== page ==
Researchers have found that eating and drinking poor quality and highly processed carbohydrates, such as noodles, sweets, energy or sugary drinks, are associated with poor sleep quality. Eating more high-quality carbohydrates (such as whole grains), fish, colourful vegetables and following a Mediterranean-style eating plan can improve sleep quality.
Caffeine is a stimulant and can have a negative effect on your sleep by making it harder for you to fall asleep. This delay in getting to sleep can shorten your overall sleep time.
Alcohol may help you relax and fall asleep in the short term but, over the night, it inhibits the sleep process and can prevent you from getting deep, restful sleep.
What food and drink will help me to sleep well?
Based on current evidence, eating the following foods daily can improve your chances of a good night’s sleep:
* Follow a Mediterranean eating plan, which includes plenty of whole grains, vegetables, fruits, legumes, nuts, fish, olive oil and less red meat and processed foods.
* Include protein foods that contain tryptophan, such as chicken, eggs, cheese, fish, peanuts, pumpkin and sesame seeds, milk, turkey, tofu and other soy products.
* Choose high-quality carbohydrate foods, such as wholegrain breads and cereals, brown rice and oats.
* Eat plenty of fresh, seasonal vegetables and fruit.
What should I eat or drink less to sleep well?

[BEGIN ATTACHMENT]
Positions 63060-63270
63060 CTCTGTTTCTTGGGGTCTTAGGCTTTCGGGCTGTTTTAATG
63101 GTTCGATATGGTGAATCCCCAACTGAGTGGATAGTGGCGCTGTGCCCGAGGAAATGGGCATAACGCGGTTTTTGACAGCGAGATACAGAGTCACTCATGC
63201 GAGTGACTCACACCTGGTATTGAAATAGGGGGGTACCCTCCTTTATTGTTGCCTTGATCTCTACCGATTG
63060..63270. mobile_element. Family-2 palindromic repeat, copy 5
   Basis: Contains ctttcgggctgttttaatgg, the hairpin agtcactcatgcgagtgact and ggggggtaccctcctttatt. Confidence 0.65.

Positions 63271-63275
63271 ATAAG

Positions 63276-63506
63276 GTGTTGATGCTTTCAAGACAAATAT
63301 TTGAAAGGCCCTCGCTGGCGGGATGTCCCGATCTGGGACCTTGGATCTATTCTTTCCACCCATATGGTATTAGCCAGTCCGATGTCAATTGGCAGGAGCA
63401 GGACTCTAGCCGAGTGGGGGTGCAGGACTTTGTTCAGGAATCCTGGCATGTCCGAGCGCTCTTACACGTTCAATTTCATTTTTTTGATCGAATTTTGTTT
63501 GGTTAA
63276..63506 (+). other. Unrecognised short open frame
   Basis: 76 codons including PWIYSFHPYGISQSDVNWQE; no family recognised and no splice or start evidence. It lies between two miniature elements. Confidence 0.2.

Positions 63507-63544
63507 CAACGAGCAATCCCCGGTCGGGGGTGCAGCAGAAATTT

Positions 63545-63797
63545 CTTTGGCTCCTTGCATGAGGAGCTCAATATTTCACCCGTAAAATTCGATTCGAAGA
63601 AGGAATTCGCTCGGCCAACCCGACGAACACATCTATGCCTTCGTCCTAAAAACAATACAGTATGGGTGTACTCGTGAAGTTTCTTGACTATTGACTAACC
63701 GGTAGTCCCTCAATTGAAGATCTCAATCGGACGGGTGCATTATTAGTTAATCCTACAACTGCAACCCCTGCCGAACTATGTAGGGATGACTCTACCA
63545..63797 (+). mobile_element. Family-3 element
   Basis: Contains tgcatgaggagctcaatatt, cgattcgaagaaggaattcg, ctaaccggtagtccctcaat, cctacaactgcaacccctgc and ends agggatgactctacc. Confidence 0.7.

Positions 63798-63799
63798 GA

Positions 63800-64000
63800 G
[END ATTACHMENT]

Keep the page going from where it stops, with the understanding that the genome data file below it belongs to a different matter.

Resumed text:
Reduce your intake of these foods and drinks to help improve the quality of your sleep:
* highly processed carbohydrates, such as refined noodles, sweets, energy or sugary drinks
* spicy foods, especially if you’re prone to heartburn
* caffeine within 6–8 hours of your bedtime – this includes coffee, tea, energy drinks and chocolate (including hot chocolate drinks)
* too much liquid just before bedtime (it makes you wake often to go to the loo!).
What food and drink should I avoid before bedtime?
If you’re still having trouble getting to sleep, try these ideas:
* High protein foods may assist sleep when eaten about 1 hour before bedtime, for example:
* fortified and/or melatonin-rich milk drinks (eg, Horlicks)
* yoghurt with oats sprinkled on top
* crackers with peanut butter or a slice of cheese or turkey
* apple with a small slice of cheese.
* Tart cherries and kiwifruit have also been found to improve sleep quality and length in some small trials.
Note: there is no evidence that probiotic supplements or chamomile tea improve sleep.
If you eat healthy you’ll notice you need less sleep than someone who eats a lot of bad food.
Source health navigator